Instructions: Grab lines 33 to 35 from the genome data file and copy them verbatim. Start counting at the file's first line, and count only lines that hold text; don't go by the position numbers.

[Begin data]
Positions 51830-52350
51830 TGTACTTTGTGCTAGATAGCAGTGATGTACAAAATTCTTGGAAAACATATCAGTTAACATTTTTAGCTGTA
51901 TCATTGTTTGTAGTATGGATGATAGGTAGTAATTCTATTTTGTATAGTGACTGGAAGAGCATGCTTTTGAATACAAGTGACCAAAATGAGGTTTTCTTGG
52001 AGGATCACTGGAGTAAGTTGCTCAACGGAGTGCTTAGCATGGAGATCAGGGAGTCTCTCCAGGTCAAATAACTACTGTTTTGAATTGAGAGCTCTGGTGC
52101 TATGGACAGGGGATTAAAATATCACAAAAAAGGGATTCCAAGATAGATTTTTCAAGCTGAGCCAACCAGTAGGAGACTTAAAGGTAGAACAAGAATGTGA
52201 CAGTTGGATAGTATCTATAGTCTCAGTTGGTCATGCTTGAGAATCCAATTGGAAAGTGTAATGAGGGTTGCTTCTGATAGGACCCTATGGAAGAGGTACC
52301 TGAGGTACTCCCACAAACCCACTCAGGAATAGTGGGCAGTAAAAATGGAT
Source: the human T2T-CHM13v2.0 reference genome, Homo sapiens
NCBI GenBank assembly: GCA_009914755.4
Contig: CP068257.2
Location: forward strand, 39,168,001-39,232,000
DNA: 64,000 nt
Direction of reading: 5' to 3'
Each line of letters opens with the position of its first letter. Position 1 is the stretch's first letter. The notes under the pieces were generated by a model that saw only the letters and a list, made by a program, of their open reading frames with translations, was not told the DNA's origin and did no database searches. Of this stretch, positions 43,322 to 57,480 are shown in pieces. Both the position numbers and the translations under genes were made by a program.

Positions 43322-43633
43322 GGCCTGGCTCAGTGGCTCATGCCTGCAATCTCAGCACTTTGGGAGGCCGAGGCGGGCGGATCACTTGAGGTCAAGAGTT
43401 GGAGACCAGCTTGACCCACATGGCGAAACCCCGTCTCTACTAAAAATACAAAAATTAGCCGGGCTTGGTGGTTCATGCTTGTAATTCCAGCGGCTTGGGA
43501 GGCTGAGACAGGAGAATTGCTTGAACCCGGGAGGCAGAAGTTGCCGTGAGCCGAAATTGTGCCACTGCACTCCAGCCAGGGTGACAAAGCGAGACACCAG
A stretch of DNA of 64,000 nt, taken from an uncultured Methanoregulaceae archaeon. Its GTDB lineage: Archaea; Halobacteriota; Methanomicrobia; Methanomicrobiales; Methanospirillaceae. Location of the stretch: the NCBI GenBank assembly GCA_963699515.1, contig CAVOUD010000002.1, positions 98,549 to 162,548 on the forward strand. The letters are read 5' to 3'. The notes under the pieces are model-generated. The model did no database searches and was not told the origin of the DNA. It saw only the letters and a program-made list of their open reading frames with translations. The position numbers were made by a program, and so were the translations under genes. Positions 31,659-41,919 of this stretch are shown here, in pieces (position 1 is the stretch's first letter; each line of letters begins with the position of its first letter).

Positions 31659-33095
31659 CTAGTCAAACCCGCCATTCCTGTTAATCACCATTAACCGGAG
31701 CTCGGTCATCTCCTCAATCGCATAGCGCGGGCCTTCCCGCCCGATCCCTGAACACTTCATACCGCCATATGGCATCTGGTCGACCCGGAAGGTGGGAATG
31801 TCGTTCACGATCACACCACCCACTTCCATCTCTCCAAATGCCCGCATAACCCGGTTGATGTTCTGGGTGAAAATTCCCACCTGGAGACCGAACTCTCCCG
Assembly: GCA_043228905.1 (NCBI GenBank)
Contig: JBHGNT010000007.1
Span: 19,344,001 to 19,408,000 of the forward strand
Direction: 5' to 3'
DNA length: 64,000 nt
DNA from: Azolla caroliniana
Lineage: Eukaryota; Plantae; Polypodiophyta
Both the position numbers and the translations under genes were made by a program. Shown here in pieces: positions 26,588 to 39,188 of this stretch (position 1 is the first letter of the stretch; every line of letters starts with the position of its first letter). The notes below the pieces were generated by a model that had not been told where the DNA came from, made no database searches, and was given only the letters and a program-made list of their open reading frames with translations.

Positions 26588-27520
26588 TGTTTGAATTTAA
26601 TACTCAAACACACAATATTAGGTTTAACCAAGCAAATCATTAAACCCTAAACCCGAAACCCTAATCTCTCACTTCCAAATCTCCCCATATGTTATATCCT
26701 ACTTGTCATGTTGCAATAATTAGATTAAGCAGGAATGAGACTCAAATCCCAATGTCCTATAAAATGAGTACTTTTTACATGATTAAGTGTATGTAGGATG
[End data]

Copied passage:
26588 TGTTTGAATTTAA
26601 TACTCAAACACACAATATTAGGTTTAACCAAGCAAATCATTAAACCCTAAACCCGAAACCCTAATCTCTCACTTCCAAATCTCCCCATATGTTATATCCT
26701 ACTTGTCATGTTGCAATAATTAGATTAAGCAGGAATGAGACTCAAATCCCAATGTCCTATAAAATGAGTACTTTTTACATGATTAAGTGTATGTAGGATG